Roy Fisher was born in Birmingham in 1930 and is not only one of England’s senior poets but one of the very best. He has published many books of poetry in a wide variety of forms and formats. His work includes major long poems such Wonders of Obligation and the epic-scale works A Furnace and City. His interests and influences range through American modernism, painting and jazz – he has been a professional jazz pianist – and his myriad subject-matter includes the subtlest of transitory perceptions, the post-industrial world and the foibles of the contemporary arts scene. In all his topics and styles he is witty and acute. Asked to describe his perfect reader he replied: "she would be a woman who would nose around the back of a row of lockup garages to see what she could see, without making a song and dance about it". His collected poems The Long and the Short of It: Poems 1955-2005 is published by Bloodaxe Books. This reading, his first in the North-West for many years, will be a major occasion.
Very short notice I know, but today, between 1-2pm, in the Committee Room, 2nd Floor, Manchester Central Library (in partnership with Bloodaxe) there is a free poetry reading featuring Clare Shaw and Jackie Kay.
I won't be at the poetry, but tonight I will be over at Manchester's Common bar, attending the midweek Licktronica event, where the superb Helios will be playing live. Helios's new CD Eingya is gorgeous, wonderful, fabulous ... As is just about everything else on the peerless Type label.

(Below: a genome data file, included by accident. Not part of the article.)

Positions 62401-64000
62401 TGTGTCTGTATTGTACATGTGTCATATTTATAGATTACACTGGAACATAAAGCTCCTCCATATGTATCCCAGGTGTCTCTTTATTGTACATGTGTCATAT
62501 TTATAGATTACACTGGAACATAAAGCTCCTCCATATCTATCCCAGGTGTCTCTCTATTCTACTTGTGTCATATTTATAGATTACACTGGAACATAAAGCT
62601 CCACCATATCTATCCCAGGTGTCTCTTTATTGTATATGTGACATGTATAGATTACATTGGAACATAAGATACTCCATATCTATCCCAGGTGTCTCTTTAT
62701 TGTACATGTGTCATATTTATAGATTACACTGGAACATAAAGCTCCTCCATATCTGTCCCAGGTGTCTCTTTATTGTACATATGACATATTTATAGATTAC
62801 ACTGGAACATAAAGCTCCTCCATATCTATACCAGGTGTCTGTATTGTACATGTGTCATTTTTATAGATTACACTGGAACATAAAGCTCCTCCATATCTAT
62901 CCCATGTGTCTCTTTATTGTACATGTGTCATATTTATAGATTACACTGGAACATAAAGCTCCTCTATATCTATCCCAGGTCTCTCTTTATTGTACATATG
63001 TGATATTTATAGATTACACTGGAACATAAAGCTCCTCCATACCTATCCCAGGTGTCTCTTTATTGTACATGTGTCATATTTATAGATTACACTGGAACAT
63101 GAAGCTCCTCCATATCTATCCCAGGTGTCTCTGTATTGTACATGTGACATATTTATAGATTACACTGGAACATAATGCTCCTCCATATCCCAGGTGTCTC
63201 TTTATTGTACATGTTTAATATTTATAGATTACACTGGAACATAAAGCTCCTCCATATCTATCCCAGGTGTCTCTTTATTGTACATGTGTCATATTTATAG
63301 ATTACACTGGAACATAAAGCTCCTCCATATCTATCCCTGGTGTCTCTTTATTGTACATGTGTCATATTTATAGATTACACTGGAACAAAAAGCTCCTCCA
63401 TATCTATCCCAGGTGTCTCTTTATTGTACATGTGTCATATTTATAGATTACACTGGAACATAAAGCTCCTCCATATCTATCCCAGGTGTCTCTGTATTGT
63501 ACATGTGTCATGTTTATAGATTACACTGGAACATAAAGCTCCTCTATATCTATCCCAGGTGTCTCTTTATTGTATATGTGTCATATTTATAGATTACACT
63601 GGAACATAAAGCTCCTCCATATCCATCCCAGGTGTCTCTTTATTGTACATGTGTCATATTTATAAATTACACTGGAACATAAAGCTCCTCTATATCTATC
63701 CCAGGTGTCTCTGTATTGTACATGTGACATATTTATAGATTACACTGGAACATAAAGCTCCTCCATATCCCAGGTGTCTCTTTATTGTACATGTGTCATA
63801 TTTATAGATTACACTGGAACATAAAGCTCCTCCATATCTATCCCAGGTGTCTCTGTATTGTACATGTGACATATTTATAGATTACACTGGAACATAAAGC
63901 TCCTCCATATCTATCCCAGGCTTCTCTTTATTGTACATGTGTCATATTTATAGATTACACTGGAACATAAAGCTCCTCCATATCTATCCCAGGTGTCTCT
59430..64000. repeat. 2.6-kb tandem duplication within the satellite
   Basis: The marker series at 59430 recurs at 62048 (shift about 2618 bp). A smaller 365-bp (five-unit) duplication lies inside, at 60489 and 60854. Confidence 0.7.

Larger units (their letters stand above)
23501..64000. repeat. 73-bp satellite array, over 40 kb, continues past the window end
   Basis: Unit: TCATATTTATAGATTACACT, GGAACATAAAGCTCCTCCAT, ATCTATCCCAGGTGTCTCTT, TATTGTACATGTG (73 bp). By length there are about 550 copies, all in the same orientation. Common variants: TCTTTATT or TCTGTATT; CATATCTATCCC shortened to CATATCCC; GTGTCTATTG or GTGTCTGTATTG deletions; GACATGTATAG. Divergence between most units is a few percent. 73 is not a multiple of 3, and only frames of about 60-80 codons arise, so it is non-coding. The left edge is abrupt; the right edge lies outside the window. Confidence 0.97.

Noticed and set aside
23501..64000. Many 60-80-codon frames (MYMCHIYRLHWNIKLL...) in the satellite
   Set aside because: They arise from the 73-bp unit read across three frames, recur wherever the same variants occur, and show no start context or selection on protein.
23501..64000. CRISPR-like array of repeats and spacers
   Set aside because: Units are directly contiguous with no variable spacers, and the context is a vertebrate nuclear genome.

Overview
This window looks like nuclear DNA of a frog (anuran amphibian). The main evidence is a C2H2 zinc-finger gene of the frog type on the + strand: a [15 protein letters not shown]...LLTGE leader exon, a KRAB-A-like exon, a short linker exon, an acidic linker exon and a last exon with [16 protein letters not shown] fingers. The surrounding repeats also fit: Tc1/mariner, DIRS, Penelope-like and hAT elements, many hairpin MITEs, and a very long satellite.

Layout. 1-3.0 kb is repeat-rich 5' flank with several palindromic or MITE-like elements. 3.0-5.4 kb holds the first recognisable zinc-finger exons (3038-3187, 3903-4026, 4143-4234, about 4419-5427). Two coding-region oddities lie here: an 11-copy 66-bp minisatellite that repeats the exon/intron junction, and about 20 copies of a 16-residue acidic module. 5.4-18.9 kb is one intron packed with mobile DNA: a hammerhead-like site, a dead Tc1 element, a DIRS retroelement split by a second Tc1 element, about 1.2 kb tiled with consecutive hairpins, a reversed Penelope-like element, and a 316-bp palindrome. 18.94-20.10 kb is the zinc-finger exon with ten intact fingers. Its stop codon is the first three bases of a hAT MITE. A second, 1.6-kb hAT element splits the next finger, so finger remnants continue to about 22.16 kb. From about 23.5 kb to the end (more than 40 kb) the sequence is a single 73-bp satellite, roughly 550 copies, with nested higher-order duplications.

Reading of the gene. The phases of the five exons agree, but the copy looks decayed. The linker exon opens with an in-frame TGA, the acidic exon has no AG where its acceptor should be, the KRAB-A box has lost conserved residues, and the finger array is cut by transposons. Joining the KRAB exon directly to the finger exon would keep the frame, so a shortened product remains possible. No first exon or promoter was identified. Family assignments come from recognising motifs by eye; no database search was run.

From Eleanor (at Carcanet):
The Smithsonian National Portrait Gallery in Washington D.C. has launched a wonderful new Walt Whitman website, to coincide with their current exhibition, One Life: Walt Whitman, a kosmos ... [includes an] online gallery of Whitman portraits ... [and] fascinating recordings of the poet reading America and Leaves of Grass.
Local poets, including Matthew Welton, Linda Chase, Barry Wood, Michael Schmidt [and me!], will read their favourite O'Hara poems to commemorate the 40th anniversary of the poet's death in 1966. There will also be a video screening of O’Hara reading his poem Lana Turner has Collapsed, from the Channel 4 series Modern American Poets, produced by Colin Still.
I'm reading The Critic which has me in the highly enviable position of being able to say penises in public: "You lurk there / in the shadows, meting out / conversation like Eve's first / confusion between penises and / snakes." What will me poor mam say!?
Carcanet publish O'Hara's Selected Poems and 'Why I'm Not a Painter' and other poems. O'Hara's work also features alongside that of John Ashbery, James Schuyler and Kenneth Koch in The New York Poets: An Anthology.
The magazine which John Ashbery described as "the most informative and entertaining poetry journal in the English-speaking world," the ever-excellent PN Review, is thirty years old. Andrew Motion, the British Poet Laureate, recently recalled having his first poems published in the magazine as a student in 1975, and praised PN Review's remarkable history as one of the most engaged and intellectually rigorous literary magazines of our time.
The Arvon International Poetry Competition 2006 is now open. The competition has been running for twenty-five years and first opened in 1980 with Ted Hughes, Seamus Heaney and Philip Larkin amongst the judges. There is no restriction on line length or subject -- all poems are welcome. The deadline is September 15th 2006. Entries cost £7 for the first poem and £5 for each poem thereafter. Prize money ranges from £500 to £5000. I'm always rather wary about competitions that you have to pay to enter, but the money raised, I'm told, goes towards Arvon's grants for writers programme.